Usually when someone does something bad they get punished. There are a few reasons for this, e.g. Them not doing it again or other people not doing in the first place. I was wondering if there is a reason for punishments to be fair and just.

  • See Legal Punishment: "Legal punishment presupposes crime as that for which punishment is imposed, and a criminal law as that which defines crimes as crimes; a system of criminal law presupposes a state, which has the political authority to make and enforce the law and to impose punishments. A normative account of legal punishment and its justification must thus at least presuppose, and should perhaps make explicit, a normative account of the criminal law and of the proper powers and functions of the state ." Commented Jun 28, 2021 at 11:40
  • See thiis question: philosophy.stackexchange.com/questions/76346/… Commented Jun 29, 2021 at 7:54
  • 4
    "Is there any moral reasoning behind punishment?" "Them not doing it again or other people not doing in the first place" - It seems like you've already answered your own question. Or are those not moral reasons in your opinion? And, if so, what would you consider to be a moral reason?
    – NotThatGuy
    Commented Jun 29, 2021 at 11:09
  • @NotThatGuy Yes, in a sense I did answer my own question. But I wanted to know why it might be fair to punish a person; if there were a reason to punish them if there would be no risk of them commiting a crime again.
    – user52697
    Commented Jun 29, 2021 at 12:51
  • 1
    @NotThatGuy I think the question has more depth than that. "You rode the bus without a ticket, so I shoot you and your family" would indeed prevent people from riding buses without tickets. However, in many (most?) countries this is not considered a fair and just punishment, pointing for the need for a deeper underlying (moral) theory.
    – Cort Ammon
    Commented Jun 30, 2021 at 14:51

8 Answers 8


Plato has Socrates make the argument that punishment, when it is just anyway, actually improves the individual. So if you’ve done wrong you should want to be punished so you can improve. To say the least this doesn’t track with a common understanding of human nature — but nevertheless the theory of virtue has been very influential. For something more modern in this vein maybe consider Foucault’s Discipline and Punish; or for a more literary-analytical approach, perhaps consider Deleuze’s book on Masoch, or Lacan’s essay in Ecrits on Kant and Sade, both of which could also be useful starting-points there.

  • Was just thinking I should have mentioned Foucault! I remember finding it a good read..
    – CriglCragl
    Commented Jun 28, 2021 at 17:33
  • Of course it depends what you call improvement of a person. What are improvements according to Plato and Aristotle? Commented Jun 30, 2021 at 20:07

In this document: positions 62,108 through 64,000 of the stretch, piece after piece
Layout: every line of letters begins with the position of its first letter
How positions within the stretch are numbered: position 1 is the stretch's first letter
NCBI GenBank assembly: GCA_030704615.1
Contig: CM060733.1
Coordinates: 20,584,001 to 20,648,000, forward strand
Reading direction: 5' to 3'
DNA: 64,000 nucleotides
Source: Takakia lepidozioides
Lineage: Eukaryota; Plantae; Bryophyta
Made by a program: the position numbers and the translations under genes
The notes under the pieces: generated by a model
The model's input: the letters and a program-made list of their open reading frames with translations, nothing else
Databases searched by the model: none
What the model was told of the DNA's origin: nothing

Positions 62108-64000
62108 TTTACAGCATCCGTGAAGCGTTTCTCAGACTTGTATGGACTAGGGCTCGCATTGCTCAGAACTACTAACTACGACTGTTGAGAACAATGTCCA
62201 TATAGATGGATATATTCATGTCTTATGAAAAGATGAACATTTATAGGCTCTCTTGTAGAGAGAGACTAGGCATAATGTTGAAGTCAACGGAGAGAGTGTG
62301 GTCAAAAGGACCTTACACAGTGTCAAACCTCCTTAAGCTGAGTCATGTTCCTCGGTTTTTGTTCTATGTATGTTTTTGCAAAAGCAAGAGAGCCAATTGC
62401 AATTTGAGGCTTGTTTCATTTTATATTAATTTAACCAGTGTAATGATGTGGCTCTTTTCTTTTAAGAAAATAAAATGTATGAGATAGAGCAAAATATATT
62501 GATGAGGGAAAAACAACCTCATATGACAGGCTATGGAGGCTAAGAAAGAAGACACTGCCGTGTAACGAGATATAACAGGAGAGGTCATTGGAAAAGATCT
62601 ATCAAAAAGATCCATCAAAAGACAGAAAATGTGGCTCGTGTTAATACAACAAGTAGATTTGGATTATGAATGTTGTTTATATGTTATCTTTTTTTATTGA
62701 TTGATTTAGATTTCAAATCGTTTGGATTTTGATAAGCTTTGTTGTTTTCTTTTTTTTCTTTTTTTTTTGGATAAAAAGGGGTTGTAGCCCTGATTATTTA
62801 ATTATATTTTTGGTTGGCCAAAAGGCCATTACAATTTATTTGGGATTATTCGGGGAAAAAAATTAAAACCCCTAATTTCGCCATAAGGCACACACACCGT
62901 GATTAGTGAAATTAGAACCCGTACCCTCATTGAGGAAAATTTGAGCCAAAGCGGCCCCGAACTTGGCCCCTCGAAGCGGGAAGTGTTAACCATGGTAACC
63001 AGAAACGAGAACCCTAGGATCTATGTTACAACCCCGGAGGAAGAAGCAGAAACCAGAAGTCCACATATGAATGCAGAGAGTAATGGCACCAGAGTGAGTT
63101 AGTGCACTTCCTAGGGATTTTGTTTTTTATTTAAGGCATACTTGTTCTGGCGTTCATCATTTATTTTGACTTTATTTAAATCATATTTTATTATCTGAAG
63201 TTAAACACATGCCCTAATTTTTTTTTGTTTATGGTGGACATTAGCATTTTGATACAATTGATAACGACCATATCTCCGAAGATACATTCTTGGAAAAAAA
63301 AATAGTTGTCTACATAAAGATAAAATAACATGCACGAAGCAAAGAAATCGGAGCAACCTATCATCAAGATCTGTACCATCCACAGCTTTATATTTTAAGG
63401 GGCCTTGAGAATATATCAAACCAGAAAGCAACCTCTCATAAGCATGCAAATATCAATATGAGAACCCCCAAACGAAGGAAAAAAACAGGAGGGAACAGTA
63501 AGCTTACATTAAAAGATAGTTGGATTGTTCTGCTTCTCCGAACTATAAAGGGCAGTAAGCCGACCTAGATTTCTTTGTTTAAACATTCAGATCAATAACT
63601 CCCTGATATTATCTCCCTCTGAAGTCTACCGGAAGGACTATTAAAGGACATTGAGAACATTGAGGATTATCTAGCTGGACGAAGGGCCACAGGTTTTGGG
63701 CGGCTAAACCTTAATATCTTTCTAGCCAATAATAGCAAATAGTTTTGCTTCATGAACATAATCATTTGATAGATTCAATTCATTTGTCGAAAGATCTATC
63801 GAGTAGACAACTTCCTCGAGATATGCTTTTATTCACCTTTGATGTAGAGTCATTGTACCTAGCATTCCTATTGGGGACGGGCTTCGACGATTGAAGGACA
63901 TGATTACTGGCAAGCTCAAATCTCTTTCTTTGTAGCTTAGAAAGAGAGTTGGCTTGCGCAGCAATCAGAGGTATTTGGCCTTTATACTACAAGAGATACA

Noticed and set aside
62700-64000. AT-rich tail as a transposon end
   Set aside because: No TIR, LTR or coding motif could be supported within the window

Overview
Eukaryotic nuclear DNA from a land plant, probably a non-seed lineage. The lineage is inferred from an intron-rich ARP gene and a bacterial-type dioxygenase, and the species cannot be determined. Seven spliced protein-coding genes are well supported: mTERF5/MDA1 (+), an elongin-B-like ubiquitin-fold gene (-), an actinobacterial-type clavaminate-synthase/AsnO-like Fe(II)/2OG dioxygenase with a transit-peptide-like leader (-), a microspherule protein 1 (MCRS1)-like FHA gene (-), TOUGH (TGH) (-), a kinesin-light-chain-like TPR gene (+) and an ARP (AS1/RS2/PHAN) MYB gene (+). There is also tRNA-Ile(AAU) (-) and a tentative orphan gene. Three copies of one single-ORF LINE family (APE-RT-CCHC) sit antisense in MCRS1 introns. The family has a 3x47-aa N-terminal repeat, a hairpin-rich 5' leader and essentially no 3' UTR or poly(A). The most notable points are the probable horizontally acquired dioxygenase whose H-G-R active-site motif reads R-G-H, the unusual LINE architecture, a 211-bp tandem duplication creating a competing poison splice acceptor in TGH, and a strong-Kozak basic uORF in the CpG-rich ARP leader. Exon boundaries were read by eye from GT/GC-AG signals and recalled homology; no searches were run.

• 1
    @DescheleSchilder if you’d like to frame that as a new question I think it could be worth unpacking for sure!
    – Joseph Weissman
    Commented Jul 1, 2021 at 13:58
  • @Deschele Schilder: Not sure what they'd have said (though I do know they had various schemes regarding what a "virtuous person" was - likely, then, it'd be something like "to be more like that"), but I'd say that in regard to the idea itself, it's quite simple: in this case, improvement means becoming less liable to repeat the act which invited the punishment. Commented Oct 4, 2021 at 21:07

There are 2 main justifications for punishment used in modern philosophy.

The idea is that punishing criminals deters them and others from doing crimes in the future. One of the strongest proponents of this stance was the utilitarian Bentham, who did a lot for prison and legal reforms in his own society.

'What goes around comes around,' is a saying that means that people who perform bad actions have bad events happen to them. The retributivist believes that it is the moral obligation of society to make sure these bad events happen i.e. punish people who do wrong. Although Kant is the best known philosopher who advocated this view, the concept of karma is pervasive in modern society.

Retributivism seems to be what you are looking for, but it is important to note that these are two sides of a continuum, with many philosophers taking a position somewhere between the two extremes.

  • 1
    Thanks a lot. I think this definetly points me in the right direction.
    – user52697
    Commented Jun 29, 2021 at 12:46
  • This is also the Talmudic principle of "an eye for an eye"
    – Barmar
    Commented Jun 30, 2021 at 15:15
  • This verse does not provide a justification for why punishment is necessary. Rashi's commentary on Shemos Chapter 21 (chabad.org/library/bible_cdo/aid/9882/showrashi/true/jewish/…) makes it is clear that the passage refers the the principle of proportionality i.e. the severity of the punishment should be in proportion to the severity of the crime. Although this is a very important concept, it is irrelevant to the question asked.
    – E Tam